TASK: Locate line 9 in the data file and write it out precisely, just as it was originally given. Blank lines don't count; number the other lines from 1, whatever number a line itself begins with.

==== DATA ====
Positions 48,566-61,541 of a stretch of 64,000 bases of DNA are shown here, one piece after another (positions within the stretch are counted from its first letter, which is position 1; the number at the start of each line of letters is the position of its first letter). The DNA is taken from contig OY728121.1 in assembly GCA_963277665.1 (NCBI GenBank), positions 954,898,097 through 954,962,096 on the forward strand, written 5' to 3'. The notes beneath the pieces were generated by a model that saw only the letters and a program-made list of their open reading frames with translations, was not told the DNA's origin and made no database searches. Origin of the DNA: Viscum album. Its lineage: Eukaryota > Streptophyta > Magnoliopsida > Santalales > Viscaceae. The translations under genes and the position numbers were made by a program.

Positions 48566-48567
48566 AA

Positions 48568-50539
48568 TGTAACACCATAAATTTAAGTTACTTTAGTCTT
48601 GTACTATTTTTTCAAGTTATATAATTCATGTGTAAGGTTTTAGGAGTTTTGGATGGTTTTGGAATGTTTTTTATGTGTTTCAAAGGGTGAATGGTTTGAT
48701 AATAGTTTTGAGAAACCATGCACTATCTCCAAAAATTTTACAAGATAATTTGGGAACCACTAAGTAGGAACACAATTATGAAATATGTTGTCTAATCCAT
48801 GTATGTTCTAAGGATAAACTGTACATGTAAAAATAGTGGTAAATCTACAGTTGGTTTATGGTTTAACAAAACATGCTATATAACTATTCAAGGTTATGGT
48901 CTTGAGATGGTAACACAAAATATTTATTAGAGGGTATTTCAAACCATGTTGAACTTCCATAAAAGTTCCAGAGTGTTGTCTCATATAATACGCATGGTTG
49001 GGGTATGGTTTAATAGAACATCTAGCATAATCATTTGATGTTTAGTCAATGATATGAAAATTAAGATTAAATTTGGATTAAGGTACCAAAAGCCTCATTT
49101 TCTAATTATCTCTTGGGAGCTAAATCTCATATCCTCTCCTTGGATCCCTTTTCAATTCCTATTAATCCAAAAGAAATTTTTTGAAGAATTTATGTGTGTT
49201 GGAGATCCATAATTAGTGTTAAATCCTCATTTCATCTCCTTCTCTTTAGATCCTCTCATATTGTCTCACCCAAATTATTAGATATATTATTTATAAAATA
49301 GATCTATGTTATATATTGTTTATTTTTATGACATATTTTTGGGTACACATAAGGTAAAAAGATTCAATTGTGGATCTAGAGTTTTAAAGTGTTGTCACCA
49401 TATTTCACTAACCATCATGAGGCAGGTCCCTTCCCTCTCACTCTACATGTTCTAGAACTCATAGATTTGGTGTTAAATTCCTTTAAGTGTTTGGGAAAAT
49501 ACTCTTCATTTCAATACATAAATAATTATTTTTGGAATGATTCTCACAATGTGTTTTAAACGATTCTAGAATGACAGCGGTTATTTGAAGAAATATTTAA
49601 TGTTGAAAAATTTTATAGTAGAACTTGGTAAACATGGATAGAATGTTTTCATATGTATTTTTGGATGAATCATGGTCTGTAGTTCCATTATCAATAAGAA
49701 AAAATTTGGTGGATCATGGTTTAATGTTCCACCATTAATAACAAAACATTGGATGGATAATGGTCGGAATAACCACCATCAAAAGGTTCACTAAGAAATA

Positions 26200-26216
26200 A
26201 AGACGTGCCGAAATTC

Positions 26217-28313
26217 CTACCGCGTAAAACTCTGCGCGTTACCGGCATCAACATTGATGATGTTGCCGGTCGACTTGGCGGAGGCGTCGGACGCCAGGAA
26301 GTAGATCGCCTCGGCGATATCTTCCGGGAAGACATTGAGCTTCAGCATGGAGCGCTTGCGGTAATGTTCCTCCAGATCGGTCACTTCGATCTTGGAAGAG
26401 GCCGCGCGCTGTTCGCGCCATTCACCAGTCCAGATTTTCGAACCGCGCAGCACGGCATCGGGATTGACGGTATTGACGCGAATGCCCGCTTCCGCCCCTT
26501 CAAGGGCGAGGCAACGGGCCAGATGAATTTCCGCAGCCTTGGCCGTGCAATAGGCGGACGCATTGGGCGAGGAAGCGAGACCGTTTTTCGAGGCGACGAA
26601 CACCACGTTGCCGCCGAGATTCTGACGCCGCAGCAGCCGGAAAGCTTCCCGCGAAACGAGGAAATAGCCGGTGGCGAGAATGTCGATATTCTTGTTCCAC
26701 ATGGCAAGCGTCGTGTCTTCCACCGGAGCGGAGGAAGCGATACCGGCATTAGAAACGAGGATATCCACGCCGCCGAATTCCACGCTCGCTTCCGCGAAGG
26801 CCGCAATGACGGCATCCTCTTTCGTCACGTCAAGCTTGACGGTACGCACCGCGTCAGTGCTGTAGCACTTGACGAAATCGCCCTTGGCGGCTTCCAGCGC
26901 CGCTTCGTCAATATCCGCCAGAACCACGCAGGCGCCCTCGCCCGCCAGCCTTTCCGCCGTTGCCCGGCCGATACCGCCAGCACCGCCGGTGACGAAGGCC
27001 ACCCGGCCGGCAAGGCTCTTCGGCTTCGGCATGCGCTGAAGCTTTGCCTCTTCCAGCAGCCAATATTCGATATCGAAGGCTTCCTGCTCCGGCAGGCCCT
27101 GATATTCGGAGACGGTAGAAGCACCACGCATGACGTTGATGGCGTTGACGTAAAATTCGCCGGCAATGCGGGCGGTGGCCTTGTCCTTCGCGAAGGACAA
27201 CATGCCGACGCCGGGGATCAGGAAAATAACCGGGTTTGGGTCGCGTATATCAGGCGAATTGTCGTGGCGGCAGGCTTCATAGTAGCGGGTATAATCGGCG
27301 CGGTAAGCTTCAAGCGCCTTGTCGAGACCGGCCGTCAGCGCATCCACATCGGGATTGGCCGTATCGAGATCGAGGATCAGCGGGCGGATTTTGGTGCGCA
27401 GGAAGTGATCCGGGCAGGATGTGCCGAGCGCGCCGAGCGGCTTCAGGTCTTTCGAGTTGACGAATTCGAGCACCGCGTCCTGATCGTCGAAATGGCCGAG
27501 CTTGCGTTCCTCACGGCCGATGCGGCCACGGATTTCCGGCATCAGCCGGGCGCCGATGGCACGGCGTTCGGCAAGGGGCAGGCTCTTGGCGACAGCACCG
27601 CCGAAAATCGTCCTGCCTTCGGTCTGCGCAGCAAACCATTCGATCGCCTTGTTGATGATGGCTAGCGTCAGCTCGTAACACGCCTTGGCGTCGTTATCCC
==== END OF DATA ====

48901 CTTGAGATGGTAACACAAAATATTTATTAGAGGGTATTTCAAACCATGTTGAACTTCCATAAAAGTTCCAGAGTGTTGTCTCATATAATACGCATGGTTG